The DASH Diet, developed in part at Pennington, lowers blood pressure and cancer risk

Pennington Biomedical Research Center dietitian Catherine Champagne developed menus used in creating the DASH Diet during the 1990s and still follows the eating plan herself. Photo by Joey Bordelon.

It’s not a magic bullet, but if the thought of cutting out carbs, dairy, meat or any other food group causes you to wince, the DASH Diet could be your answer for healthy eating.

Unlike other popular diets, the DASH Diet doesn’t totally rule out any food group (cheese and carb lovers, you can breathe your sigh of relief now). Instead, the DASH Diet encourages a higher intake of magnesium, potassium, calcium, fiber and protein, and less sodium and fat.

To hit those targets, the diet recommends that followers consume 9 to 12 servings of fruits and vegetables, 6 to 9 servings of whole grains, 2 to 3 servings of low-fat or nonfat dairy, and 2 servings of lean meat daily, along with up to 7 servings of nuts, seeds and legumes a week.

“It’s really more of an eating pattern than a diet,” says Catherine Champagne, a registered dietitian at LSU’s Pennington Biomedical Research Center who played a leading role in the development of the diet in the 1990s. “It’s easier to tell people to have a certain number of servings of fruits, vegetables, dairy, meats and carbs than to recommend a certain number of calories.”

A diet that’s easier to follow? Check. But what about one that can help you lose weight, reduce blood pressure, improve your lipid profile, and cut both your risk of diabetes and your risk of cancer? The DASH Diet does all that too.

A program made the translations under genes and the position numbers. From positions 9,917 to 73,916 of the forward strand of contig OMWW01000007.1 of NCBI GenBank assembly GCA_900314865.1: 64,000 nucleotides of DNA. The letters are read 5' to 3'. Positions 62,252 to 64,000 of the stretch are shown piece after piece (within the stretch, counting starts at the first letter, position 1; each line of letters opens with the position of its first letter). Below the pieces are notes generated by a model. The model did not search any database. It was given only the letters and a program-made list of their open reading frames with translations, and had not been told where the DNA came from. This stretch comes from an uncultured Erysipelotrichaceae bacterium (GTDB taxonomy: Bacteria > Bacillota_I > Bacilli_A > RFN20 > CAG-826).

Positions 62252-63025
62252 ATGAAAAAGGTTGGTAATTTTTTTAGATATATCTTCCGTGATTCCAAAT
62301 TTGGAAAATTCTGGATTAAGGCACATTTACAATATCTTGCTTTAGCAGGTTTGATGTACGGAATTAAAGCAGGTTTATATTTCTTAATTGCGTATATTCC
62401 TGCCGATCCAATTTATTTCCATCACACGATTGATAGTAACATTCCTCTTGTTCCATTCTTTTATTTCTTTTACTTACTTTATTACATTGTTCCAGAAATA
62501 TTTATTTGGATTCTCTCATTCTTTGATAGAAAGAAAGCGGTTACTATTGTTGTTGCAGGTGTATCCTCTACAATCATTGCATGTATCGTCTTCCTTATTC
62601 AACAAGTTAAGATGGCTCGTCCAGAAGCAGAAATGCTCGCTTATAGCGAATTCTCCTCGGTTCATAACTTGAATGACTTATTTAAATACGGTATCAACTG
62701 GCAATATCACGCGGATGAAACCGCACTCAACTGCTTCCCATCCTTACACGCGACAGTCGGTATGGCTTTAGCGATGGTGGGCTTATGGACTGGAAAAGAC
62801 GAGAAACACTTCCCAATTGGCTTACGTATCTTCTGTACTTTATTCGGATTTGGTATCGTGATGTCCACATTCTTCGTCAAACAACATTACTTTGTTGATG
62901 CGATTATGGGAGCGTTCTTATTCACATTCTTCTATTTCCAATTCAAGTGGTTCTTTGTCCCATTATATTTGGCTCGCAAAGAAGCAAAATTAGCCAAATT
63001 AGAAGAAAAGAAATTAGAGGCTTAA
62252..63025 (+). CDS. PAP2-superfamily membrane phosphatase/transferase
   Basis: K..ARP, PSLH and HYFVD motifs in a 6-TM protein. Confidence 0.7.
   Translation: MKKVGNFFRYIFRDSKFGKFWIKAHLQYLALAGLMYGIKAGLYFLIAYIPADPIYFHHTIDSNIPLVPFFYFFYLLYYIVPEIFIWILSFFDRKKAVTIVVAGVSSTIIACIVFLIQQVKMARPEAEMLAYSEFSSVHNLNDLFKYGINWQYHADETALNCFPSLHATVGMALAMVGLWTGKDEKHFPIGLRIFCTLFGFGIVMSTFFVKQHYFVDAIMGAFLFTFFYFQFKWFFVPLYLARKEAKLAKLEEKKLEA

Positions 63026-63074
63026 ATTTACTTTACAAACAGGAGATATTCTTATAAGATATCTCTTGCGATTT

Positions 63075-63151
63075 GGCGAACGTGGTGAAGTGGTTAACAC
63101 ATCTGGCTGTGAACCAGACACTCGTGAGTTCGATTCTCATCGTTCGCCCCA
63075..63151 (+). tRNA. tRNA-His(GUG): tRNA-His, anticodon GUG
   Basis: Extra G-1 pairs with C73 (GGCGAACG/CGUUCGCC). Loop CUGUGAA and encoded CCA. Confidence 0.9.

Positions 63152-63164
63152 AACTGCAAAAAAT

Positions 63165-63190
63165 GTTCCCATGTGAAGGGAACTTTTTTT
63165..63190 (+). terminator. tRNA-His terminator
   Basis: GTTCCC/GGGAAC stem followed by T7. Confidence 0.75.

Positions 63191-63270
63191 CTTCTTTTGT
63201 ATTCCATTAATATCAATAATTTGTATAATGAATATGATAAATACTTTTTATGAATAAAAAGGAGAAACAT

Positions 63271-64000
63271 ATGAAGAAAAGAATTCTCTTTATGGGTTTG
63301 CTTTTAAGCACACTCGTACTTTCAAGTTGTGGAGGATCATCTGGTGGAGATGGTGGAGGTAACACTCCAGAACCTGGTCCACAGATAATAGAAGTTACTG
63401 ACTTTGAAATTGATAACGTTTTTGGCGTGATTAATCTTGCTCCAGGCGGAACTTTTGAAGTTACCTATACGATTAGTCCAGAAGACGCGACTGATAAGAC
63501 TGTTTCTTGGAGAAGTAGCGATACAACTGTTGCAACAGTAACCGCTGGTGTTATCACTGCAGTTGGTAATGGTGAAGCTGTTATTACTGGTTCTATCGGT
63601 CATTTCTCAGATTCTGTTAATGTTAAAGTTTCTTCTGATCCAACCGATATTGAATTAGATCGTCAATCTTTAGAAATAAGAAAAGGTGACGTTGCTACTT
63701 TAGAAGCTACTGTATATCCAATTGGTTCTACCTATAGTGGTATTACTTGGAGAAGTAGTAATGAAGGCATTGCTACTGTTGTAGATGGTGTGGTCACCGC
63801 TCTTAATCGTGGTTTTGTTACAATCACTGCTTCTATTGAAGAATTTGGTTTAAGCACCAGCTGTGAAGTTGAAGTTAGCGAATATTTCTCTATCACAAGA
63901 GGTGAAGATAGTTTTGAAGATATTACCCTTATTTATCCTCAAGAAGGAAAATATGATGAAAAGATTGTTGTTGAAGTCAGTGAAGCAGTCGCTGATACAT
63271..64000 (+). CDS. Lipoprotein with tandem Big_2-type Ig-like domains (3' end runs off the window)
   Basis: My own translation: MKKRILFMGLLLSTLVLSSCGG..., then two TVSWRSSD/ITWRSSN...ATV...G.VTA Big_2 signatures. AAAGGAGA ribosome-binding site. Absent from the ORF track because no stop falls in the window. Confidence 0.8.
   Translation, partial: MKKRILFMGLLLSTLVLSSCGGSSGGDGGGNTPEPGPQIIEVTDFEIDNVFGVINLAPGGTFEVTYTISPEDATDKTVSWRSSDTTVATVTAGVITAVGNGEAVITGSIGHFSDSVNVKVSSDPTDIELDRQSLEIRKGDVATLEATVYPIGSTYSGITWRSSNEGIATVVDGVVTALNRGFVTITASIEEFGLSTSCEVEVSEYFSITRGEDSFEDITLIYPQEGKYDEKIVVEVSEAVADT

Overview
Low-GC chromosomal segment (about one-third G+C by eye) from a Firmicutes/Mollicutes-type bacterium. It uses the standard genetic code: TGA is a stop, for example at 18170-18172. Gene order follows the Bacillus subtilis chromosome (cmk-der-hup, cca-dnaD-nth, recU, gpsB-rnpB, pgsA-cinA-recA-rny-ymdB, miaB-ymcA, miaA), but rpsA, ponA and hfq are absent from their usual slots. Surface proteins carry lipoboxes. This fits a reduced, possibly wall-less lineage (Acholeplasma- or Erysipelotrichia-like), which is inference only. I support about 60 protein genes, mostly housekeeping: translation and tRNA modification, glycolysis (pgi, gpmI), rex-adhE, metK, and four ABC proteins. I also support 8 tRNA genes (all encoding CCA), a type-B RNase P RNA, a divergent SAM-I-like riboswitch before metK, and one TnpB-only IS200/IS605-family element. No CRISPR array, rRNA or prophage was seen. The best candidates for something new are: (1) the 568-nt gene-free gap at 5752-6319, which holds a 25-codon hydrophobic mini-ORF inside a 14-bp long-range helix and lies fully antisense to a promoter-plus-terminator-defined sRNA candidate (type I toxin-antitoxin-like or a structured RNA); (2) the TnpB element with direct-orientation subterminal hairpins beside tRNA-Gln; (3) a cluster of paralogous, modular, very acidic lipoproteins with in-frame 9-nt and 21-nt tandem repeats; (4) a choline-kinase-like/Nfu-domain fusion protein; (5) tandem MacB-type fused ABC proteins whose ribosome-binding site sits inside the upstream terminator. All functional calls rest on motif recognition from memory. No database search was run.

“Fruits and vegetables are very nutrient-dense, and that is probably one of the most important reasons it has beneficial effects for a number of chronic conditions like cancer,” Champagne says.

Short for Dietary Approaches to Stopping Hypertension, the DASH Diet was originally created because the National Institutes of Health wanted to see if blood pressure could be reduced by diet alone. The very first iteration of the diet was extremely successful—it lowered hypertension as much as commonly used blood pressure medication at the time without even cutting down on sodium, Champagne says. Just the mere addition of more micronutrients like magnesium, calcium and potassium, along with increasing fiber and reducing fat, did the trick. When Champagne and her fellow scientists tested the second version of the diet that cut sodium down to the current recommendation of 2,300 milligrams of sodium daily, they found even better drops in blood pressure.

“The results were pretty amazing,” Champagne says. Over the course of the study, the diet helped people drop their systolic blood pressure significantly: 11 points in hypertensive people, although people who had borderline high blood pressure and people with already healthy blood pressure saw benefits to their blood pressure as well. (The American Heart Association recommends people maintain a blood pressure of 120/80 or less).

These outcomes are the reason why U.S. News & World Report has named the DASH Diet a top diet for nine years running, consecutively winning accolades for helping control diabetes, improving heart health, producing weight loss and being easy to follow.

Jon Seal, a Baton Rouge artist, can attest to the benefits of the DASH Diet.